illusion

All posts tagged illusion

While dystopias can contain various characteristics that make them what they are, there are a couple aspects that fascinate me. One aspect in particular that catches my attention is the fact that many authors of dystopian novels criticize a certain type of political system, a norm of a society, or a current trend that their society is leaning towards (“Dystopias”). Today, many judge people based on looks and what they see fit as being pretty. In Scott Westerfeld’s Uglies, he criticizes this aspect of society by making the citizens of the dystopia go through a transformation (plastic surgery) to make themselves all pretty. They do not even get to have a choice about what they look like; the government decides everything for them. In this novel, society holds one, single definition of what pretty is and pressures everyone into becoming the picture of the definition. Westerfeld takes the novel to an extreme. He relays the idea that if some of us keep encouraging plastic surgery and being “perfect,” they will never achieve perfection. We cannot keep moving towards surgery and every available option to “fix” us; we are perfect in our own way. In another part of the novel, Westerfeld criticizes the world with his use of the Rusties. These people are more concerned with making a profit off of anything they can rather than caring for the environment or negative consequences. Westerfeld stressed the problems in our world today that need to be fixed, and we should try to not head toward these outcomes.

In this photo, a beautiful girl is about to go through plastic surgery most likely because she wants to fulfill society’s definition of pretty.

Another aspect of a dystopia that particularly interests me is that a dystopia is an illusion of a perfect world. The surgeries that are supposed to make the citizens “perfect” actually cause a problem. Many in Uglies don’t see the problem with having the surgery because they don’t know anything outside of their society. The citizens are told what is “right,” but that is not necessarily what is right. It can connect with the world today because many people are attempting to transform themselves for various reasons, and I need to find out why. Uglies consists of an illusion of a perfect society and criticizes many aspects of society, making it one of my favorite dystopian novels.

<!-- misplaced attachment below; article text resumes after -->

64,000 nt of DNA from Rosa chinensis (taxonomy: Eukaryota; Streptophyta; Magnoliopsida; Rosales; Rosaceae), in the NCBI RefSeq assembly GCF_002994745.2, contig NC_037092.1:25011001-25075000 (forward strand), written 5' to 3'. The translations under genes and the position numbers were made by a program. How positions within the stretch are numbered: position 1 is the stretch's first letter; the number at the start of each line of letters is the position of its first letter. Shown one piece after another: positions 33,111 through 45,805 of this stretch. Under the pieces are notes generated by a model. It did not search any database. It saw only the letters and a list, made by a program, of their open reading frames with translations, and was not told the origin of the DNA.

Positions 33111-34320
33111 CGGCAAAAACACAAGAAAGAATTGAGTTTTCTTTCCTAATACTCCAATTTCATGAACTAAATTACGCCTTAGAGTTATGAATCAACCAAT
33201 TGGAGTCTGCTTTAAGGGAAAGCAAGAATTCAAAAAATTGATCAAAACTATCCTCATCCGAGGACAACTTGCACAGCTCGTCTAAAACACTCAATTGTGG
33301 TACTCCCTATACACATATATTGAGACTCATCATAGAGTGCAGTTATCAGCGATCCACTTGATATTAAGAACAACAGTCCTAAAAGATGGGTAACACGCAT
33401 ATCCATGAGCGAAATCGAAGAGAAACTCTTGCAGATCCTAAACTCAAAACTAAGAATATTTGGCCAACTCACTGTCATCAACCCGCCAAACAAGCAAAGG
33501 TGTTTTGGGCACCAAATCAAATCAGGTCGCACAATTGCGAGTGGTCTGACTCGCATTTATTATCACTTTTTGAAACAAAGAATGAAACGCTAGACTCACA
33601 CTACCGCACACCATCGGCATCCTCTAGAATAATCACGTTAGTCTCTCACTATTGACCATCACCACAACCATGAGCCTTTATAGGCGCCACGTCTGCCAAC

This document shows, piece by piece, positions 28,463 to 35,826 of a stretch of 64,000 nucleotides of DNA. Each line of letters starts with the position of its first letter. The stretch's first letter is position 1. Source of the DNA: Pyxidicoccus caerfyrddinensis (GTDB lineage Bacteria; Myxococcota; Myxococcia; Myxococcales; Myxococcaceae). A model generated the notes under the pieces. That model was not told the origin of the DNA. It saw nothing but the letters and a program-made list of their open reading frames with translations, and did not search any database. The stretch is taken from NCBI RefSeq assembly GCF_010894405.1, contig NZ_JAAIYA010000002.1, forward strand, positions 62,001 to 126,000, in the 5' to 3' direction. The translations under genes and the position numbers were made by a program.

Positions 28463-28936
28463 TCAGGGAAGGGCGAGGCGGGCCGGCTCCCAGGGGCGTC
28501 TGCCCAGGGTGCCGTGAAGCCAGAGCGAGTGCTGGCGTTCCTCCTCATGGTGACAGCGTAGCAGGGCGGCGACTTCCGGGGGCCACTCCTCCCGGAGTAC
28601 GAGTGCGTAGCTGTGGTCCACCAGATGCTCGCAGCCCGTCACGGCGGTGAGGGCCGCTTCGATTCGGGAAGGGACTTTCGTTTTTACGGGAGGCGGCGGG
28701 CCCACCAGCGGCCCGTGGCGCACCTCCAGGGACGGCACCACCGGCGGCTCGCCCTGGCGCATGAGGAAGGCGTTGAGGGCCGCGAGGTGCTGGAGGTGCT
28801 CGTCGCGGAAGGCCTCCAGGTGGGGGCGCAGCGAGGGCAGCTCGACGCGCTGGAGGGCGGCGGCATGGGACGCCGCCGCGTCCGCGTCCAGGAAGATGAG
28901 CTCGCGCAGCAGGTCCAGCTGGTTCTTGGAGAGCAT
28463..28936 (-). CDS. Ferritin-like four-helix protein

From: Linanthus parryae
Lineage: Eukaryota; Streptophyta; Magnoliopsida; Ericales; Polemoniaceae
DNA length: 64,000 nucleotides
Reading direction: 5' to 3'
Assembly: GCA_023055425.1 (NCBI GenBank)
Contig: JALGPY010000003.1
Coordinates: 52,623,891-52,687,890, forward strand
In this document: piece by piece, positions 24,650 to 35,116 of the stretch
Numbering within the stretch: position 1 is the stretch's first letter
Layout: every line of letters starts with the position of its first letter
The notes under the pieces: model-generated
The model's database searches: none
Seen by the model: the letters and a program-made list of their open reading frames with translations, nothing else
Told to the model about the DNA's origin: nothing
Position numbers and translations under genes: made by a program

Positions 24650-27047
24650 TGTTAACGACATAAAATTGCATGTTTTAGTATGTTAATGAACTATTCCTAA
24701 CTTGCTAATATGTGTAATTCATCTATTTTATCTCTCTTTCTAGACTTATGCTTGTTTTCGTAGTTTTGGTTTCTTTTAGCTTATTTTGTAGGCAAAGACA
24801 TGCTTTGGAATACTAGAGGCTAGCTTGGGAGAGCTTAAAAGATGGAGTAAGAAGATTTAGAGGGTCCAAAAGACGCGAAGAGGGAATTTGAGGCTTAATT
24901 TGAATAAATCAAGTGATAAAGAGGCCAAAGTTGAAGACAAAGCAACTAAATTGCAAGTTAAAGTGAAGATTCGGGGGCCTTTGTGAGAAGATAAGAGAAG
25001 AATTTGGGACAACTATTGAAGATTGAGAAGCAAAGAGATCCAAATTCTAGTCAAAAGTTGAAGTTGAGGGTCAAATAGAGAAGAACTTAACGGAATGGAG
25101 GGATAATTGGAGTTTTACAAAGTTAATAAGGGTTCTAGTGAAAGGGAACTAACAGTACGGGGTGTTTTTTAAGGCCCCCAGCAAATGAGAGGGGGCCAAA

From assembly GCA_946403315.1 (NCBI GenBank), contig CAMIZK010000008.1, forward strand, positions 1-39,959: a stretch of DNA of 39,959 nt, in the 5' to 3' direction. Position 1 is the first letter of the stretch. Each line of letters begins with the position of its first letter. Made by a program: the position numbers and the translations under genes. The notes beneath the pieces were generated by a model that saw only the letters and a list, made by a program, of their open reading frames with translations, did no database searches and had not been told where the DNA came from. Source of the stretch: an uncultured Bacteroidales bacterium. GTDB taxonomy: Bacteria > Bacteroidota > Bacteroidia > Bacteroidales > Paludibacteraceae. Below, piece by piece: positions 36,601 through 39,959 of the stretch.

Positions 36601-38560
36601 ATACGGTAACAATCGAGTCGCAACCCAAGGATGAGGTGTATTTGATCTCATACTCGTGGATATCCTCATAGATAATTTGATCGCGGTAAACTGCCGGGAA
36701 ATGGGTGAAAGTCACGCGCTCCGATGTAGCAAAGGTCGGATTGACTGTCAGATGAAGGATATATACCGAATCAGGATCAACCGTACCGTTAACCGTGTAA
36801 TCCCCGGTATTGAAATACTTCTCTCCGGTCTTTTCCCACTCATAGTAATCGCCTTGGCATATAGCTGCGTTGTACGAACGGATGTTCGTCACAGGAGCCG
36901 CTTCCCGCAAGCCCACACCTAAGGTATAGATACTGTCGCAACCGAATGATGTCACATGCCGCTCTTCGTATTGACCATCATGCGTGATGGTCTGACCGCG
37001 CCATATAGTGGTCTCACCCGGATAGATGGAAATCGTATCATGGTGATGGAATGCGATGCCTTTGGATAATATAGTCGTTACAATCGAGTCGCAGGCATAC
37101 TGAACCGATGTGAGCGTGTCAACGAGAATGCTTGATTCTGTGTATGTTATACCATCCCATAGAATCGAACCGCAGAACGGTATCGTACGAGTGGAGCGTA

Works Cited

“Dystopias: Definition and Characteristics.” ReadWriteThink. NCTE/IRA, 2006,             http://www.readwritethink.org/files/resources/lesson_images/lesson926/Definitio   nCharacteristics.pdf. Accessed 21 May 2017.

A dystopia can encompass various ideas and multiple aspects of society, which contribute to the creation of an imagined universe where nightmares become reality. In order to criticize a certain aspect of society, authors create dystopias “through an exaggerated worst-case scenario” (“Dystopias”). In many dystopias, the leaders, or those in power, use propaganda to control the citizens. These rulers restrict freedom and information from their citizens. In The Hunger Games and in 1984, the government controlled all aspects of life and kept important information about their nation from civilians. One of the main characteristics of a dystopia is the concept of fear. People live in fear of the government and live in fear of changing any aspect of life. A dystopia is “an illusion of a perfect utopian world” (“Dystopias”). The citizens of a dystopian nation don’t know anything different from their respective dystopia, so they go along with the government, living in a dehumanized state.

watching you

Very often in dystopian literature, scientific innovation has led to the demise of an older society and the creation of a dystopian one. In The Giver, the government developed science to control how people think and what they see. Dystopian literature mixed with science fiction creates a world in the past or in the future in which something bad happened, so the government took over with scientific innovation. Suzanne Collins created Panem to reflect how the government has developed in science and technology in hundreds of years following the present generation. The leaders in The Hunger Games were able to create dogs from deceased tributes to eat those that remained alive. This can only happen in a dystopia affected by science.

When combined with Young Adult literature, the dystopia genre shifts to incorporate a protagonist that challenges the dystopian world he or she lives in. This character is meant to connect with young adults, rebuilding the community and making a better world for the citizens to live in as well as the readers to live in.

 

Works Cited

“Dystopias: Definition and Characteristics.” ReadWriteThink. NCTE/IRA, 2006, http://www.readwritethink.org/files/resources/lesson_images/lesson926/DefinitionCharacteristics.pdf. Accessed 21 May 2017.